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action animals arteries article of food bath become blood blood-vessels bones brain bread breath called capillaries carbonic acid cartilage cause cavity cerebellum cerebrum cold color contain corpuscles crystalline lens delicate diet digestion disease effects end of Chapter exercise external eyeball fibres fluid functions gastric juice glands gray matter heart heat human body important impure inch injury intestines juice lacteals larynx lens limb lungs mastication matter meat medulla oblongata membrane microscope middle ear motion movements mucous membrane muscles muscular nerve nervous objects odor organs oxygen pain persons poisonous portion produced quantity Read Note reflex reflex action respiration retina saliva salt sensation sense side sight skin smell sound spinal cord spinal nerves starch stomach structure substances sugar supply surface takes place taste teeth temperature tion tissues tongue touch trachea tube vegetable veins Ventriloquism vessels voice
Page 124 - The smooth, soft air with pulse-like waves Flows murmuring through its hidden caves, ] ° Whose streams of brightening purple rush. Fired with a new and livelier blush. While all their burden of decay The ebbing current steals away, And red with Nature's flame they start From the warm fountains of the heart.
Page 52 - IT is the unqualified result of all my experience with the sick, that second only to their need of fresh air is their need of light; that, after a close room, what hurts them most is a dark room. And that it is not only light but direct sun-light they want.
Page 53 - Are you aware that these baths were of the most magnificent architecture, decorated with marbles, paintings, sculptures, fountains, what not? And yet I had heard, in Hades down below, that you prided yourselves here on the study of the learned languages.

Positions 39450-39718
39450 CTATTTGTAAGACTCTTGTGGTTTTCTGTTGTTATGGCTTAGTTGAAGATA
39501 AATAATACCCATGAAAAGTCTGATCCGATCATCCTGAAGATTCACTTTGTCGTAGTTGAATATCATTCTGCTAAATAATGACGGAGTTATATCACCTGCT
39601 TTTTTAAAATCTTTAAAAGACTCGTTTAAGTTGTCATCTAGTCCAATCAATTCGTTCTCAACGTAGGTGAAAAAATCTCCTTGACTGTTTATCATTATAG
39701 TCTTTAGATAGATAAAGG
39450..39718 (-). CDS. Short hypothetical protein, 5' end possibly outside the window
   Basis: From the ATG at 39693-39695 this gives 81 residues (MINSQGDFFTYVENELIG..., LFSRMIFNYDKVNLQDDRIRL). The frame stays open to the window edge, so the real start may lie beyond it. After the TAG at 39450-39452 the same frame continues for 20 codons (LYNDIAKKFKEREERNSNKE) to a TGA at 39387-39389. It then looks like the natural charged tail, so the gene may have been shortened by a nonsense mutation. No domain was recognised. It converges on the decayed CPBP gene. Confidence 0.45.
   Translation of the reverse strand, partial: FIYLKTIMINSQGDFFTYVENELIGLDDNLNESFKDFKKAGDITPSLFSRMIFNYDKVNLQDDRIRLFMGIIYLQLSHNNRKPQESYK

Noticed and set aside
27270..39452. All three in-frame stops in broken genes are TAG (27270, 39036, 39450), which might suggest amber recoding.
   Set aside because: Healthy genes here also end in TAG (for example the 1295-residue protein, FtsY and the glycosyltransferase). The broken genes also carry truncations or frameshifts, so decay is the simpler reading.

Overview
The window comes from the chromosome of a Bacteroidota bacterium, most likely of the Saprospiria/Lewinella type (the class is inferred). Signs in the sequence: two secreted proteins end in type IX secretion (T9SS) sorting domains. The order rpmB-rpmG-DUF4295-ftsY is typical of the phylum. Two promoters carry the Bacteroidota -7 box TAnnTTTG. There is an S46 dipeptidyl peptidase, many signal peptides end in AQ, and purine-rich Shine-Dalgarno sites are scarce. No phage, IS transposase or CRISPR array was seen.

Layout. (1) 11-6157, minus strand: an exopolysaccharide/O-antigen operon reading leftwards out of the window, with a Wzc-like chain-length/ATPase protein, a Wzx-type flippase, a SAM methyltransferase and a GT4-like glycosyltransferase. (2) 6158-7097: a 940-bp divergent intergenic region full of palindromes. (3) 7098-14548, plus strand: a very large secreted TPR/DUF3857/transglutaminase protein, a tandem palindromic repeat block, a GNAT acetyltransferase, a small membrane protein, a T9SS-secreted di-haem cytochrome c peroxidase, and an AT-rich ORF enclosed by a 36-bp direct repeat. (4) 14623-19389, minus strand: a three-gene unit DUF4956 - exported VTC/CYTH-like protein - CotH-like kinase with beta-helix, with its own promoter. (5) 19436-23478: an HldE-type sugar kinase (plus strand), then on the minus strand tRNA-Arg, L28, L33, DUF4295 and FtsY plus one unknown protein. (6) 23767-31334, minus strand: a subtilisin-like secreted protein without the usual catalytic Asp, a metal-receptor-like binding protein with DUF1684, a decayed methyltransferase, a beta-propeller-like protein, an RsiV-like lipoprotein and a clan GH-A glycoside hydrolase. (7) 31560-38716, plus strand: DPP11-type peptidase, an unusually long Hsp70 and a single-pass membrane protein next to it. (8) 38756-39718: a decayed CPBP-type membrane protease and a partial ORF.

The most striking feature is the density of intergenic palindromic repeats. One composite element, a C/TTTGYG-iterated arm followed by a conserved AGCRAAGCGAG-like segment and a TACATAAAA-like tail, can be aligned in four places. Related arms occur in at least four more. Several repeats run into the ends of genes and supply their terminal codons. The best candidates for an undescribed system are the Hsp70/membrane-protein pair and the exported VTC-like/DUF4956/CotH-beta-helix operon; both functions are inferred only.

Page 148 - It warms and cools by turns the earth and the living creatures that inhabit it. It draws up vapours from the sea and land, retains them dissolved in itself, or suspended in cisterns of clouds, and throws them down again as rain or dew when they are required.
Page 148 - ... try a somewhat cruel experiment, but one which people too often try upon themselves, their children, and their workpeople. If you take any small animal with lungs like your own — a mouse, for instance — and force it to breathe no air but what you have breathed already ; if you put it in a close box, and, while you take in breath from the outer air, send out your breath through a tube into that box, the animal will soon faint ; if you go on long with this process, he will die.
Page 40 - ... health is the uniform and regular performance of all the functions of the body, arising from the harmonious action of all its parts — a physical condition implying that all are sound, wellfitting, and well-matched.
Page 52 - He was at that time with the fleet under his command at Misenum. On the 24th of August, about one in the afternoon, my mother desired him to observe a cloud which appeared of a very unusual size and shape. He had just returned from taking the benefit of the sun*, and after bathing himself in cold water, and taking a slight repast, was retired to his study.
Page 256 - Hall is as good as any other : 1. Treat the patient instantly on the spot, in the open air, freely exposing the face, neck and chest to the breeze, except in severe weather 2.
Page 148 - ... in itself, or suspended in cisterns of clouds, and throws them down again, as rain or dew when they are required. It bends the rays of the sun from their path, to give us the twilight of evening, and...
Page 257 - Repeat these movements deliberately and perseveringly, fifteen times only in a minute. (When the patient lies on the thorax, this cavity is compressed by the weight of the body, and expiration takes place. When he is turned on the side, this pressure is removed, and inspiration occurs.) 6.